These are expressions for use in projection ports - value selectors, entity filters, and data selectors.


The following basic operators are supported:

() grouping
+ addition
- subtraction
/ division
&& and 
|| or
! not
== equals
!= does not equal
> greater than
< less than
>= greater than or equall to
<= less than or equal to
-N negative number
. attribute lookup
isNull() Tests if value is null, returns boolean. 

All language operations require type consistency. Values can be cast between types as described in the Casting section below.



The ?: operator can be used to specify a value dependent on a condition:


<condition> ? <value if true> : <value if false>



wheels > 4 ? "high end" : "low end"


Numeric Literals

Numbers without a decimal point are interpreted as being of type integer, and numbers with a decimal point are interpreted as type float. (Check out the Type System.)

Entity Literals

Entity literals can be declared with curly braces, similar to javascript.


{<attribute type> <attribute name>: <value>, ...}


The type specifier is optional. If it is omitted the type is inferred from the value provided.

The name specifier does not need to be in quotes if it is a single word containing only alphanumeric characters and underscores. Attribute names consisting of arbitrary strings can, however, be put in single or double quotation marks. Escape characters (/t, /n, /', /", etc.) are not available.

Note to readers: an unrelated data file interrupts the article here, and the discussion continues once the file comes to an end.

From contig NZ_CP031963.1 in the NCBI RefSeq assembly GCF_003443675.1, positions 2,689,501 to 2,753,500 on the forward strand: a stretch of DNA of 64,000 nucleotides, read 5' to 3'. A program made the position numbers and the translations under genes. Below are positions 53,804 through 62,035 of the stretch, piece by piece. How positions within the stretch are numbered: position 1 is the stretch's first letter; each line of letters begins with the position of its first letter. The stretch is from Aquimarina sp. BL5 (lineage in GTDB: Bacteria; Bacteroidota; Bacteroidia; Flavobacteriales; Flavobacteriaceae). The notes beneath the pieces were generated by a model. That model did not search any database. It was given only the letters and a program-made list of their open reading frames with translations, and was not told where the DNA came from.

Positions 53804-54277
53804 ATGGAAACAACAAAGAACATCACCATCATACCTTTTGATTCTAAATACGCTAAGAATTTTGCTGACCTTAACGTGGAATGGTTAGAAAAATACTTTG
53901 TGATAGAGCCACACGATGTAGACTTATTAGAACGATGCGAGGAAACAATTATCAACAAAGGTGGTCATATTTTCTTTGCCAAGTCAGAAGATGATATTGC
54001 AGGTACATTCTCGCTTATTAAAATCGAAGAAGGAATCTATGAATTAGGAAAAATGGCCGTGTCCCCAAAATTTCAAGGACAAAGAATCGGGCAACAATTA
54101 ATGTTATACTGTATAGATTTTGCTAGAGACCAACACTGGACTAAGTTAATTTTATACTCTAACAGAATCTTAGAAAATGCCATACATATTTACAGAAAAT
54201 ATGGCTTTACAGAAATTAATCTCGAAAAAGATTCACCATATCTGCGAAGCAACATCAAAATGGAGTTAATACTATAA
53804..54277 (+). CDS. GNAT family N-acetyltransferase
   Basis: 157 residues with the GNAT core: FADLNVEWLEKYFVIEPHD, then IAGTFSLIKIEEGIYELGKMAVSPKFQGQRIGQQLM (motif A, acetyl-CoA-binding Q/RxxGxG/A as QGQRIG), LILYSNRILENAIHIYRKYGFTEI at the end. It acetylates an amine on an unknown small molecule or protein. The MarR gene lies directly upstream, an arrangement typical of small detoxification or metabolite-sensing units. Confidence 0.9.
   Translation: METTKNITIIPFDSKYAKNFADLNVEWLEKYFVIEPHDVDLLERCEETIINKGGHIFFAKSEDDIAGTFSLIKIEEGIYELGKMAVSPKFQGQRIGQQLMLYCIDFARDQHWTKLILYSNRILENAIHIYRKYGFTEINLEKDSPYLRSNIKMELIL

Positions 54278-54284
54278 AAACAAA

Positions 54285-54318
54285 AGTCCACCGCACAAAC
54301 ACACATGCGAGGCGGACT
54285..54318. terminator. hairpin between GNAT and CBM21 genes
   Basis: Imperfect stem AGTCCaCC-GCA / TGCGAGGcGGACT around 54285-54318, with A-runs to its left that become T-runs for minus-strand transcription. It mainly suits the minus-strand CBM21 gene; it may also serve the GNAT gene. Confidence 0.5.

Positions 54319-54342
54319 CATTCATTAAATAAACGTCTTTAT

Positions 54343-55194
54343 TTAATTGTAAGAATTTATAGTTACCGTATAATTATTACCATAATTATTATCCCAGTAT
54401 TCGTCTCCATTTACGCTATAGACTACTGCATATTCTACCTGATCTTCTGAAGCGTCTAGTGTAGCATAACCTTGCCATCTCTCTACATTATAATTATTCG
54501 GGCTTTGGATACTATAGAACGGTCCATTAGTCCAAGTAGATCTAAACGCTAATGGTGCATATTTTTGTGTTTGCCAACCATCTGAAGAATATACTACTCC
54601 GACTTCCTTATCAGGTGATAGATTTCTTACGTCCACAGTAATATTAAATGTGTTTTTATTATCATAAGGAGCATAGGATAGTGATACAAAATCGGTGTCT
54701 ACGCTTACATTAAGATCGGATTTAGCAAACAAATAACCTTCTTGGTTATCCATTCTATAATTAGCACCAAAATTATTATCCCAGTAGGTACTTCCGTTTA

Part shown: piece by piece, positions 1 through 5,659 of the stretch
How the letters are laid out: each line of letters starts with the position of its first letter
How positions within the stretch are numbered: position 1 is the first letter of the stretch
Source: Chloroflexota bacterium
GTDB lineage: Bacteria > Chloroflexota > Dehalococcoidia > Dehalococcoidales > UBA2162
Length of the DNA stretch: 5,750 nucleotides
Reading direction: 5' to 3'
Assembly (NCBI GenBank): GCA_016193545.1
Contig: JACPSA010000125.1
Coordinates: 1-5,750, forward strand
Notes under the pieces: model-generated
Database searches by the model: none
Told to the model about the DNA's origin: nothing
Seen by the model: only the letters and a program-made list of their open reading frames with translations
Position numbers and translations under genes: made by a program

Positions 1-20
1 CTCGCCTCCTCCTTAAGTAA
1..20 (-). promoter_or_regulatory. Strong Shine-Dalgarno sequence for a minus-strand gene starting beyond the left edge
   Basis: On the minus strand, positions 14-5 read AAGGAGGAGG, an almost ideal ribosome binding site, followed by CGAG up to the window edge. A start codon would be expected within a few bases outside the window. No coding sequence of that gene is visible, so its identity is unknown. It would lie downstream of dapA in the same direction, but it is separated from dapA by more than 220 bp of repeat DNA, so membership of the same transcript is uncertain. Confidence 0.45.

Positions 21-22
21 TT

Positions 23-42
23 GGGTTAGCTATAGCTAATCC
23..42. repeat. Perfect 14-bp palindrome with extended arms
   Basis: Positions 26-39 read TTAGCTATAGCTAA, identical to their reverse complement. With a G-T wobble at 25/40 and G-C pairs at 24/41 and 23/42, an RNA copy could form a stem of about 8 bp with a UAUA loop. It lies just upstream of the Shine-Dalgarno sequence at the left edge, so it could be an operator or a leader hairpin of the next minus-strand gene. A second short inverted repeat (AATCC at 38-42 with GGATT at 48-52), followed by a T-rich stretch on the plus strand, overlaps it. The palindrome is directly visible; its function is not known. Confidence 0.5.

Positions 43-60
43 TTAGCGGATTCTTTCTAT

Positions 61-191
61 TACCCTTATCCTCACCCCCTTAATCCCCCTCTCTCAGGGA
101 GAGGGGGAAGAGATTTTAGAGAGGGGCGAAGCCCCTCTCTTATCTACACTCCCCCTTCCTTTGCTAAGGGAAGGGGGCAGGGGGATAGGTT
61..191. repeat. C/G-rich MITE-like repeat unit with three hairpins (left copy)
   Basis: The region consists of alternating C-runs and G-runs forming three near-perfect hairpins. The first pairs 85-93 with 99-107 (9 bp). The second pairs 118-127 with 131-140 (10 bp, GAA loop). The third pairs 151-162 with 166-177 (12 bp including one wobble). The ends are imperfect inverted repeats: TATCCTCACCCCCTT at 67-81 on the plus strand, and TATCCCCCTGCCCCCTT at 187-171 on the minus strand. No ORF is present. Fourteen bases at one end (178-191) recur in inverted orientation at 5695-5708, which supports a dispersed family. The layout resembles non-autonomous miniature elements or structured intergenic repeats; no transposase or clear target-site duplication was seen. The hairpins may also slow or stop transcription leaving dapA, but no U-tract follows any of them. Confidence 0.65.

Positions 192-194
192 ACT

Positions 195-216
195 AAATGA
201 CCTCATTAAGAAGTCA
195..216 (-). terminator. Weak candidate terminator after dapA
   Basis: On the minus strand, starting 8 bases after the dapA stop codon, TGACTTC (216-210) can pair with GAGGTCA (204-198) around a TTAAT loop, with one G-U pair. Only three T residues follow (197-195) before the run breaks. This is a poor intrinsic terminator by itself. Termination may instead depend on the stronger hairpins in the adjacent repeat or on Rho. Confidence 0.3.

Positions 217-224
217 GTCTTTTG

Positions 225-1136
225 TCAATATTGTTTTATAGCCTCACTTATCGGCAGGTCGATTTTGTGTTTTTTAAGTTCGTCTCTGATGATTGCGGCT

Collection Literals

Collection literals (list, set, or multiset) can be declared using square brackets. 


[<type> | <value>, ...]


The type specifier is optional. If it is omitted the type is inferred from the value provided. The | separator should also be omitted in this case.

A small m before the opening bracket indicates that the collection is a multiset, i.e. it can contain duplicate values). A lowercase "s" indicates that it is a set, i.e. it cannot contain duplicate values. If neither is present, the collection will be interpreted as a list, i.e. it is ordered.


Values of one type can be cast to another type with the following syntax.


<target type>(<value>)


For example, a float can be cast to an integer like this:




Not all types are castable. Primitive types like integer and string cannot be cast to structured types like entity or collection, nor vice versa. Instead, use a literal or the attribute lookup syntax described above.

Input Value

The duffle selector can use the name of the projection input port to refer to the original input value. This is not available in the entity filter or value selectors. A typical use would be if the incoming data was an entity containing duffles. The desired duffle might be specified like this:




Input Entity

Entity filters, id selectors, and value selectors can refer to the entire incoming entity that they are operating on with an asterisk in curly braces.


getAttr({*}, "my attribute with spaces in the name")